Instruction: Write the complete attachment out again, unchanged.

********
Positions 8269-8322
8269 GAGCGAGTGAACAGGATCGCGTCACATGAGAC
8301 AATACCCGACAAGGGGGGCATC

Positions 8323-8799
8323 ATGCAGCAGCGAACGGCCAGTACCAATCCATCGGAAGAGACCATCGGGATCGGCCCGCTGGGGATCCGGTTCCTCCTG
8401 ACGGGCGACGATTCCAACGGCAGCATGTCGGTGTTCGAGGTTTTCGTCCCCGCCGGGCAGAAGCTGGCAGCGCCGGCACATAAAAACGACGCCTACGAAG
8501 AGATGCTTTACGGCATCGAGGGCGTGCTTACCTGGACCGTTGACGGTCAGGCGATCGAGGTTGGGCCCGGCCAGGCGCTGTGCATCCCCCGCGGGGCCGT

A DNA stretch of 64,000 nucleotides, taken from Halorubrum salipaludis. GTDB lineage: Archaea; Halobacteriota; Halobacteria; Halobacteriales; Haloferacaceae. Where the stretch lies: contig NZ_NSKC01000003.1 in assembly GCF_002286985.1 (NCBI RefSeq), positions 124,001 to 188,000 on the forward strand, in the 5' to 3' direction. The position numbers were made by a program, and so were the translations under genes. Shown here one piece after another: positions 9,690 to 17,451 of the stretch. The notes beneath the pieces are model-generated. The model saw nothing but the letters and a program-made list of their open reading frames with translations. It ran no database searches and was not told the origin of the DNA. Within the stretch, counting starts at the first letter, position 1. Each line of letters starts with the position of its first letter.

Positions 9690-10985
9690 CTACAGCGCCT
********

Positions 8269-8322
8269 GAGCGAGTGAACAGGATCGCGTCACATGAGAC
8301 AATACCCGACAAGGGGGGCATC

Positions 8323-8799
8323 ATGCAGCAGCGAACGGCCAGTACCAATCCATCGGAAGAGACCATCGGGATCGGCCCGCTGGGGATCCGGTTCCTCCTG
8401 ACGGGCGACGATTCCAACGGCAGCATGTCGGTGTTCGAGGTTTTCGTCCCCGCCGGGCAGAAGCTGGCAGCGCCGGCACATAAAAACGACGCCTACGAAG
8501 AGATGCTTTACGGCATCGAGGGCGTGCTTACCTGGACCGTTGACGGTCAGGCGATCGAGGTTGGGCCCGGCCAGGCGCTGTGCATCCCCCGCGGGGCCGT

A DNA stretch of 64,000 nucleotides, taken from Halorubrum salipaludis. GTDB lineage: Archaea; Halobacteriota; Halobacteria; Halobacteriales; Haloferacaceae. Where the stretch lies: contig NZ_NSKC01000003.1 in assembly GCF_002286985.1 (NCBI RefSeq), positions 124,001 to 188,000 on the forward strand, in the 5' to 3' direction. The position numbers were made by a program, and so were the translations under genes. Shown here one piece after another: positions 9,690 to 17,451 of the stretch. The notes beneath the pieces are model-generated. The model saw nothing but the letters and a program-made list of their open reading frames with translations. It ran no database searches and was not told the origin of the DNA. Within the stretch, counting starts at the first letter, position 1. Each line of letters starts with the position of its first letter.

Positions 9690-10985
9690 CTACAGCGCCT